Calculate Gaps and Gradients


Calculating the various gaps and gradients can be useful in evaluation of acid-base disorders (Web Box 1-2).




Strong Ion Gap and Anion Gap


Increases in the anion gap (AG) and strong ion gap (SIG) are associated with increases in concentration of unmeasured anions, both strong (e.g., lactate, acetoacetate, β-hydroxybutyrate, strong anions of renal failure) and weak (e.g., phosphate). The AG also is used to differentiate between hyperchloremic (normal AG) and high-AG metabolic acidoses. The AG in normal dogs and cats is mostly a result of the net negative charge of proteins and thus is heavily influenced by protein concentration, especially albumin. At plasma pH of 7.4 in dogs, each decrease of 1 g/dl in albumin concentration is associated with a decrease of 4.1 mEq/L in the AG (Constable and Stämpfli, 2005). The SIG is not affected by changes in albumin concentration, and an increase in unmeasured strong anions is suspected whenever SIG is less than −5 mEq/L. The SIG has not been clinically tested in dogs and cats, but its derivation is sound, and it is superior to the AG for detecting increases in unmeasured strong anions in other species.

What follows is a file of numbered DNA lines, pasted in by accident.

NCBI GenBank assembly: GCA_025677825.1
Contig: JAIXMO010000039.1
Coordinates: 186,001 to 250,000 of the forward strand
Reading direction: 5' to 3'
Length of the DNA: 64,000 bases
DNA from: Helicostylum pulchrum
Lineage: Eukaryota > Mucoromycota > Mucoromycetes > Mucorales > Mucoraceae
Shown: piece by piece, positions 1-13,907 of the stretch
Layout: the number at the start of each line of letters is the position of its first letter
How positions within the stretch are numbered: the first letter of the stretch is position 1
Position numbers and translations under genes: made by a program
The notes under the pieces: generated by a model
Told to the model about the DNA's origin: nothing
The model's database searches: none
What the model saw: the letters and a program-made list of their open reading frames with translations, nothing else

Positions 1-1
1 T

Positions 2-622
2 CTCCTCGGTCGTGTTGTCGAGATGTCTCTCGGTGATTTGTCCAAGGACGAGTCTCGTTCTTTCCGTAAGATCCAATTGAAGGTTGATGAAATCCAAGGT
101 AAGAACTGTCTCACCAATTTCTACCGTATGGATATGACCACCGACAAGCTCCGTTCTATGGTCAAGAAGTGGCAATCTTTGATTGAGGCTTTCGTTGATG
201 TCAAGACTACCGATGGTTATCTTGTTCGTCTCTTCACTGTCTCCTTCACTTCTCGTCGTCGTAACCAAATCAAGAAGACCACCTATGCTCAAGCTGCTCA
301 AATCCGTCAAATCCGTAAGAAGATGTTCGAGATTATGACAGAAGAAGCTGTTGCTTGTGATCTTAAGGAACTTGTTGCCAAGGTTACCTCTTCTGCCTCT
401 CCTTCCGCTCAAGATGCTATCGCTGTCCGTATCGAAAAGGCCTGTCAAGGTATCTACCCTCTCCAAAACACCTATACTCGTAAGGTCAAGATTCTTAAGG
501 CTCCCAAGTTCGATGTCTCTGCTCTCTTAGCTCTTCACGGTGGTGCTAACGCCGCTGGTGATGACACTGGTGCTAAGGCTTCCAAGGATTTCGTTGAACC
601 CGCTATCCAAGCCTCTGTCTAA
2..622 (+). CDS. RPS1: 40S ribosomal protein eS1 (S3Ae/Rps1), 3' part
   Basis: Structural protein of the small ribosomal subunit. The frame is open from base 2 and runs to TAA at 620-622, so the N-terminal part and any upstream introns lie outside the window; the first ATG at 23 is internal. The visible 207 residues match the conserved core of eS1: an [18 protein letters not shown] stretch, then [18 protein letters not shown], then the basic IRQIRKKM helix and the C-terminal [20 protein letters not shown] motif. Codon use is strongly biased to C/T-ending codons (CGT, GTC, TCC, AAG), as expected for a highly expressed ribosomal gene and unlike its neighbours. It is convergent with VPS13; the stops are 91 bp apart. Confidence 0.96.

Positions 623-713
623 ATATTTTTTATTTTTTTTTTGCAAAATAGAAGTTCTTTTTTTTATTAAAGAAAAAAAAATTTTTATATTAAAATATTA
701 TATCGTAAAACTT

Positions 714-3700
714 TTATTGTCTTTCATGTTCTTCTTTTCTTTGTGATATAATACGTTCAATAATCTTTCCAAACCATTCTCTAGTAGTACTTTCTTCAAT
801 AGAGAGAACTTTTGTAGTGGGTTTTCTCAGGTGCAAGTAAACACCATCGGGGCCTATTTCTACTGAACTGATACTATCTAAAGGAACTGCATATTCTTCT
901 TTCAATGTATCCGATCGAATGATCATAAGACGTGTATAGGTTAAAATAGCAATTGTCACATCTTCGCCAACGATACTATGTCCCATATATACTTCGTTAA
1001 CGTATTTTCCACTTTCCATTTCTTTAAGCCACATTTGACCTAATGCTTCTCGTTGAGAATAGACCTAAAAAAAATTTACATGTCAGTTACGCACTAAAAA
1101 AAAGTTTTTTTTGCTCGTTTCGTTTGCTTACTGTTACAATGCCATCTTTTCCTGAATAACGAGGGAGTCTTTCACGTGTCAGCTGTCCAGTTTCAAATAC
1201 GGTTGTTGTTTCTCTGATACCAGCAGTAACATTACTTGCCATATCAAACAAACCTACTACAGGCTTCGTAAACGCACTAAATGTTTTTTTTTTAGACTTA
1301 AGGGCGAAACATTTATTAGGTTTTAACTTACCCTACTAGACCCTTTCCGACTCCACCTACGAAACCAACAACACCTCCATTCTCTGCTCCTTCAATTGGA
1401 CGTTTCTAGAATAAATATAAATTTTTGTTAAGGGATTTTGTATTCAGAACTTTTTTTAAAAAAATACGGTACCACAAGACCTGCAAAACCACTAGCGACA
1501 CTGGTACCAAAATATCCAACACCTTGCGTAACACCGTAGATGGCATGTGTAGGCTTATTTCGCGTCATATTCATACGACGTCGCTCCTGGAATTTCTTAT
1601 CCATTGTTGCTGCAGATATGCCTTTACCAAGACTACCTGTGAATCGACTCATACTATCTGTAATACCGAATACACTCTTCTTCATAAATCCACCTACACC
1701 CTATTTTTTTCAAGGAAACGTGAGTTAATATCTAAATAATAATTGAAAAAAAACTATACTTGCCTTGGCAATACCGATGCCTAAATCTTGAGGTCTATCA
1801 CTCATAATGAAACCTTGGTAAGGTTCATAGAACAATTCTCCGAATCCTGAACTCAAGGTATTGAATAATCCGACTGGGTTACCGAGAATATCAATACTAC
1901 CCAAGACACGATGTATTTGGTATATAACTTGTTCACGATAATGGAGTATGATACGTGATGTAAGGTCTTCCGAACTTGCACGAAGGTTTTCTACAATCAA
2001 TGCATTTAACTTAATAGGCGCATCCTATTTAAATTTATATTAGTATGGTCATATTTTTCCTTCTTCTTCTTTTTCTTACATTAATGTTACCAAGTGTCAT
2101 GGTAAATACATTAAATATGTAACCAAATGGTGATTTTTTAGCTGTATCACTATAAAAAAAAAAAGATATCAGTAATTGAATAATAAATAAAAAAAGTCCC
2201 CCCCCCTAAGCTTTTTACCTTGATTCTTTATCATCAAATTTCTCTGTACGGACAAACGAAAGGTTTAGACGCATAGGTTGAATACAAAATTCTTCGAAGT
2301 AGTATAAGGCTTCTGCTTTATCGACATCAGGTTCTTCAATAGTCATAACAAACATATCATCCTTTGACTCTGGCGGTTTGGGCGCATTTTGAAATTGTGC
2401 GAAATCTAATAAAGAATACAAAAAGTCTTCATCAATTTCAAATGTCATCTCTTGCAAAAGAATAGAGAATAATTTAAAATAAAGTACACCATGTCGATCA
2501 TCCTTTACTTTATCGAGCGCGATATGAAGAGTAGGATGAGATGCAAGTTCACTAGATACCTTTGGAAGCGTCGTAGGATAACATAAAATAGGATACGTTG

Chloride Gap


Chloride is the most important extracellular strong anion. Increases in chloride lead to metabolic acidosis by decreasing SID, whereas decreases in chloride cause metabolic alkalosis by increasing SID. Therefore plasma Cl and image have a tendency to change in opposite directions in hypochloremic alkalosis and hyperchloremic acidosis. The contribution of Cl to changes in BE and image can be estimated by calculating the chloride gap (see Web Box 2-2). Chloride gap values greater than 4 mEq/L are associated with hypochloremic alkalosis, whereas values less than −4 mEq/L are associated with hyperchloremic acidosis. Whenever sodium concentration is normal, the difference between the sodium and chloride concentrations ([Na+] − [Cl]) can be used. Normally, [Na+] − [Cl] is approximately 36 mEq/L in dogs and cats. Values greater than 40 mEq/L are an indication of hypochloremic alkalosis, whereas values less than 32 mEq/L are associated with hyperchloremic acidosis.